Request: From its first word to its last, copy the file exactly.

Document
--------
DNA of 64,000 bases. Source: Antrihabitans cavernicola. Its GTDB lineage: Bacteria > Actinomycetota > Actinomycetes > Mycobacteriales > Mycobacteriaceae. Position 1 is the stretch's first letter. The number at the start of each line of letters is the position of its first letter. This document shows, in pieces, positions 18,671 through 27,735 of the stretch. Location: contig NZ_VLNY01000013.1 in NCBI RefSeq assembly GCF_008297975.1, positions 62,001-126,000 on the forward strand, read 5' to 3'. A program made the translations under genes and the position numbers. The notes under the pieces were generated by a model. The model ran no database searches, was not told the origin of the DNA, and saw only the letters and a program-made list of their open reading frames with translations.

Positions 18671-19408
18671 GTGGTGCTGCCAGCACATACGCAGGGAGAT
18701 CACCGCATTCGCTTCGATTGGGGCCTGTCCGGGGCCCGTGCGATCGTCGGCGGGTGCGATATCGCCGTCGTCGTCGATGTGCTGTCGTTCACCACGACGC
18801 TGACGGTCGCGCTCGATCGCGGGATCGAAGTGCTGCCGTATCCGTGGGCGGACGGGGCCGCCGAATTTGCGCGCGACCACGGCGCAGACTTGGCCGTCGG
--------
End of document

DNA of 64,000 bases. Source: Antrihabitans cavernicola. Its GTDB lineage: Bacteria > Actinomycetota > Actinomycetes > Mycobacteriales > Mycobacteriaceae. Position 1 is the stretch's first letter. The number at the start of each line of letters is the position of its first letter. This document shows, in pieces, positions 18,671 through 27,735 of the stretch. Location: contig NZ_VLNY01000013.1 in NCBI RefSeq assembly GCF_008297975.1, positions 62,001-126,000 on the forward strand, read 5' to 3'. A program made the translations under genes and the position numbers. The notes under the pieces were generated by a model. The model ran no database searches, was not told the origin of the DNA, and saw only the letters and a program-made list of their open reading frames with translations.

Positions 18671-19408
18671 GTGGTGCTGCCAGCACATACGCAGGGAGAT
18701 CACCGCATTCGCTTCGATTGGGGCCTGTCCGGGGCCCGTGCGATCGTCGGCGGGTGCGATATCGCCGTCGTCGTCGATGTGCTGTCGTTCACCACGACGC
18801 TGACGGTCGCGCTCGATCGCGGGATCGAAGTGCTGCCGTATCCGTGGGCGGACGGGGCCGCCGAATTTGCGCGCGACCACGGCGCAGACTTGGCCGTCGG